Netflix’s newest live-action series, Samurai Gourmet, shows that life can begin at any age, as it follows a newly retired man’s relationships with friends, family and above all, food.
Originally released in Japanese, the series is a live-action version of a fictional manga called Manga Nobushi-no-Gourmet. Naoto Takenaka stars as Takeshi Kasumi, a 60-year-old former businessman, who, upon entering retirement, finds himself left with too much free time. Searching for ways to fill the void left by his former job, Kasumi takes a walk in his neighborhood and decides to eat at an unfamiliar diner. Failing to resist the temptation of beer, he somewhat drunkenly realizes the extent of his newfound freedom, channeling his alter ego, the Wandering Samurai, while he consumes whatever foods and drinks he desires.
While the prospect of emotional eating raises eyebrows, our star’s existential crisis is not blocked out by food, but curbed. Kasumi, despite his old age, still displays symptoms of anxiety and self-consciousness. As he embarks on a journey toward delicious food, you witness how the qualities of his alter ego escape the boundaries of his fantasy — the reserved salary-man becomes more empowered with every bite he takes.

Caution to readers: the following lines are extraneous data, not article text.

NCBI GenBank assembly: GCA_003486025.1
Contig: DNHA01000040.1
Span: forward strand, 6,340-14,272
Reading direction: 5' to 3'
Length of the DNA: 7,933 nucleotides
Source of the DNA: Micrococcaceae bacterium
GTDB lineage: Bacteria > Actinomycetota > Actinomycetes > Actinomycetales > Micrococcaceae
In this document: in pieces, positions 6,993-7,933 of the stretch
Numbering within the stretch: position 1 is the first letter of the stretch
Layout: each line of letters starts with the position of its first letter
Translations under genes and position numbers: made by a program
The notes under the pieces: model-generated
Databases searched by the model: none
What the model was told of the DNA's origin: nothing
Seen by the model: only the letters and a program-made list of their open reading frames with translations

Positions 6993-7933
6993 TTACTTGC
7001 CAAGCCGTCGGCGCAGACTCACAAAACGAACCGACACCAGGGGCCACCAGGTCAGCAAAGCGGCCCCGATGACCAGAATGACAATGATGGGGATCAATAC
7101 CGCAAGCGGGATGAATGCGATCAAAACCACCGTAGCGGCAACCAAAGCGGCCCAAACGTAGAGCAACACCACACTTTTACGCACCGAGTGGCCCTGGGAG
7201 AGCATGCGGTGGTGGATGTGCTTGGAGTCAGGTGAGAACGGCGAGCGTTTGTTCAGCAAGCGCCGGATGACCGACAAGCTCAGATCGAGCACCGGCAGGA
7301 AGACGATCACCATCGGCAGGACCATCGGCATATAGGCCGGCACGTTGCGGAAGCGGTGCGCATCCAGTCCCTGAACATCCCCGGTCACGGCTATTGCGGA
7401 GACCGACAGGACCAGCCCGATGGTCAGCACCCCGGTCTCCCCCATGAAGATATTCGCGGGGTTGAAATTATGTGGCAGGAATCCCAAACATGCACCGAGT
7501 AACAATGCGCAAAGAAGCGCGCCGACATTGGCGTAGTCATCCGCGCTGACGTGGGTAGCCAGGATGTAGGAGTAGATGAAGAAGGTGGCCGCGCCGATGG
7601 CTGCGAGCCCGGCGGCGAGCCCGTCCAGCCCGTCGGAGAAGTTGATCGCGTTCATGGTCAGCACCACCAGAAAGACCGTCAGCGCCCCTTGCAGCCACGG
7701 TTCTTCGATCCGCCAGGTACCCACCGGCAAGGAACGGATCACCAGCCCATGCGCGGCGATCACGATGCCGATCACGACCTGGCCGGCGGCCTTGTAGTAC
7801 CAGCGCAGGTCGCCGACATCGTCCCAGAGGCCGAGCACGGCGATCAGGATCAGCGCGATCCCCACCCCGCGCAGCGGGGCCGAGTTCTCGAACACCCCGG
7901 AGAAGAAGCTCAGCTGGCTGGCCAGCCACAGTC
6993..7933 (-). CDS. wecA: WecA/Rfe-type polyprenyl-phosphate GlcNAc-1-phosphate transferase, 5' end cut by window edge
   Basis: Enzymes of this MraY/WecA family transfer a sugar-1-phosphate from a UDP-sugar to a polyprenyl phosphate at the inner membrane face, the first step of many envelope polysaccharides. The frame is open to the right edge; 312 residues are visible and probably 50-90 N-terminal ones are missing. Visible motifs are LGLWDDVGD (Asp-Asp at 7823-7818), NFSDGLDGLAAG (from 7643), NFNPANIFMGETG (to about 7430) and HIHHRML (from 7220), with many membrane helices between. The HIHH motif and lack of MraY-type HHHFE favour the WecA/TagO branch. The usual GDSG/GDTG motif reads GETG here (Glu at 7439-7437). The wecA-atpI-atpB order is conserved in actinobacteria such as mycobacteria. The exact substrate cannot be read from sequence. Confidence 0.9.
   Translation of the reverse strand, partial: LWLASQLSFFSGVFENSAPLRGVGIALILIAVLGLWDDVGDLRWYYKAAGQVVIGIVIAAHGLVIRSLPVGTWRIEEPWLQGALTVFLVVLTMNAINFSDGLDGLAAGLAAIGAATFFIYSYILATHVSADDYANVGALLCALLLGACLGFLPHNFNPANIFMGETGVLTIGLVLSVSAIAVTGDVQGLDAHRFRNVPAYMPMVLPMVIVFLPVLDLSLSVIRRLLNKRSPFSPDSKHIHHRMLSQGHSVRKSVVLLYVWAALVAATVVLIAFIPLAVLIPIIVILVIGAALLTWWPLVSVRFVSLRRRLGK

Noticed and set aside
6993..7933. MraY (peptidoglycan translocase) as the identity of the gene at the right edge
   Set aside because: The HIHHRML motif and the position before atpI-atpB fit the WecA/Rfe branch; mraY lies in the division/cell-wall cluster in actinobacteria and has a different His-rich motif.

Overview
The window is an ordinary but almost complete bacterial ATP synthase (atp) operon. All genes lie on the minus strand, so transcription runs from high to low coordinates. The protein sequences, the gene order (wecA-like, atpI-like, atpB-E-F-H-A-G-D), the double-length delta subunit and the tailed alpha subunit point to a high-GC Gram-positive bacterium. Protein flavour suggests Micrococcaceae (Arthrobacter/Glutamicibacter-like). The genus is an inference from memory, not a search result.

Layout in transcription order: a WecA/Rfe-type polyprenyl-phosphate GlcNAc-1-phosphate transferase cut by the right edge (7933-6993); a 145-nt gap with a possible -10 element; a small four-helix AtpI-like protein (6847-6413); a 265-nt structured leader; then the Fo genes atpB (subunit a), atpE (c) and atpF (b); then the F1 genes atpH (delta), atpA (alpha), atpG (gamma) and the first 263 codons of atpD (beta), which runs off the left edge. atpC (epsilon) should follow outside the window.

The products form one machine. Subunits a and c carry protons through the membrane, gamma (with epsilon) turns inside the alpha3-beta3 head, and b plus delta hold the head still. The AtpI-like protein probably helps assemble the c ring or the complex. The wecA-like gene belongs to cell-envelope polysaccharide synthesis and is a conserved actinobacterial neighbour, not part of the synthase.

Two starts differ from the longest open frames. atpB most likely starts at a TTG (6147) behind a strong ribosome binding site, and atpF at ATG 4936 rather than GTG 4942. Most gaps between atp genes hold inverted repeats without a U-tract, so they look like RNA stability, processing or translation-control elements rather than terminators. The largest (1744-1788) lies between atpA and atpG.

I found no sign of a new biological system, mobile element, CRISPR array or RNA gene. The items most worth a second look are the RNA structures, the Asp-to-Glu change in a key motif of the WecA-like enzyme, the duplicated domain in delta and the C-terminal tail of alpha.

Takenaka excels in depicting an older person’s need for fulfillment — a common affliction — in such a whimsical manner. While Samurai Gourmet is overall light and easygoing, every episode of the series provides a lesson, as the show is filled with heartwarming scenes and apt, often soothing music. Watching the food on the show get prepared is almost as satisfying as Kasumi’s unabashed expressions after finishing a big meal.
Appearing as if it were shot through an Instagram filter, the show contains many fascinating sequences, quickly moving through scenes of an epic Samurai warrior and everyday life with impressive cinematography. While our main character’s daily adventures aren’t the most exciting, they provide an absurd, humorous twist to the genre. Most episodes emit nostalgic overtones, only heightened by the effects of food.
For a show centered on cuisine, the series has its surprisingly poignant moments. Eating is not simply for sustenance, but also a way for the most intimate thoughts to emerge. If you’re looking for a new show to binge-watch, check out Samurai Chef up next, but be warned: It will make you hungry.